Sunday, May 16, 2010

Essayer

I have been told two things throughout my life. One of the the things I often "heard" via a teacher's spidery writing in the comments section of my quarterly school report cards was, "Erin does not work up to her full potential." The second thing, usually after I had penned a poem, or a middle of the night term paper jacked up on caffeine and nacho cheese Doritos, or an e-mail from a sleazy western European (Paris included!) Internet cafe, or even the occasional eulogy is, "You should be a writer."

Secretly, I have always wanted to be a writer. And secretly I have always worried that I am not living up to my potential. Last year when I quit my-perfect-on-paper job, I felt more of my unreached potential get even farther away. Around the same time I started writing my blog.

I intended to write my blog anonymously as a way of exercising my writing muscles. I wanted to write candidly, be funny, sexy and even a bit scandalous. I didn't want to worry about writing the wrong thing or offending people. And then I got the idea to write about my Paris. Not Paris from a worldly or an intellectual view but Paris from the perspective of someone who loves it like their first love: unabashedly, wholeheartedly, every-moment-an-utter-thrill, vulnerable, can-do-no- wrong love.

Because writing about Paris makes me so happy, I started to admit I was writing my blog. Naturally, my husband was my first fan and he has been relentless in getting his clients to read it, displaying it in his shop and funding the copying of printed copies to give as handouts. Recently he designed me a blog business card which I give to everyone I know and leave in book stores, cafes and pretty much everywhere.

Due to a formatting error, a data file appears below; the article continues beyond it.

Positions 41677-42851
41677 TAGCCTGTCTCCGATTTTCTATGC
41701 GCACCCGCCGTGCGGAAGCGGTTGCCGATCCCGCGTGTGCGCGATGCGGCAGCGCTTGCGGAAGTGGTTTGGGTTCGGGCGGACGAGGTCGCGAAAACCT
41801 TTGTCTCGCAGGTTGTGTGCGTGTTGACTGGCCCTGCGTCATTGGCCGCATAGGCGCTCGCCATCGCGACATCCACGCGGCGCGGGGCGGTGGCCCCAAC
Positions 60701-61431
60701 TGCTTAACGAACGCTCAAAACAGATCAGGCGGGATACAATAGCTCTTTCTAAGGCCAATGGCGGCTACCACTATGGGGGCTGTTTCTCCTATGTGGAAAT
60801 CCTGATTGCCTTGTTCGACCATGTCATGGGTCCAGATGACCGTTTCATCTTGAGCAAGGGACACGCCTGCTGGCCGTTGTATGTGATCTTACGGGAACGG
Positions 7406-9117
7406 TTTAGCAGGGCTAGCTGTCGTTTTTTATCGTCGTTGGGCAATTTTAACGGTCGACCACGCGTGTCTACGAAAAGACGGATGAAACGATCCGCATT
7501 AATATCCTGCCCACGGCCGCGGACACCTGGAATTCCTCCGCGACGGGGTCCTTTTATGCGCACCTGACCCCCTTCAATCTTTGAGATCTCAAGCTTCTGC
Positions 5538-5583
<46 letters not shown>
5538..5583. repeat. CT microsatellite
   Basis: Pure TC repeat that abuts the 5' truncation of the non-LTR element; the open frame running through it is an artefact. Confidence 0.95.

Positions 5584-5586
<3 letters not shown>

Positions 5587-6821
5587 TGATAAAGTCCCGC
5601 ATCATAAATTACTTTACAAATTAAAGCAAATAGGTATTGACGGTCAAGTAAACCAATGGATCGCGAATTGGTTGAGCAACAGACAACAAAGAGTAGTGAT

But I still feel that I am not living up to my potential. I watch my friends juggle marriages, careers, children and mortgages. I watch my husband throw himself into his work and marvel at his drive and his success. I watch myself with no clear idea where I am going. I look after my horse, take my vitamins, go running, plan trips to Paris, read about Paris, and dream in French.

At what age does this become ridiculous? At what age do I become a frivolous, never-been woman clinging to a Parisian dream that will never happen? I am a woman in my thirties who doesn't want children, doesn't want a mortgage (unless it's on a Parisian flat) and wants to spend my free time writing about Paris.

J'essaye.

4 comments:

Ryeder said...

And what is wrong with that?

Erin said...

Dear Ryeder:
I wish I knew who you were... Not sure if what "wrong with that" you are referring to but as you know I am utterly unapologetic about my love for Paris! CountessLV

Allison said...

I love this entry Bella! Happiness is definitely not about what looks good on paper: career, mortgage, etc. Keep up the fabulous writing -- tu es formidable

Lisa said...

You sound happy! And that's all that matters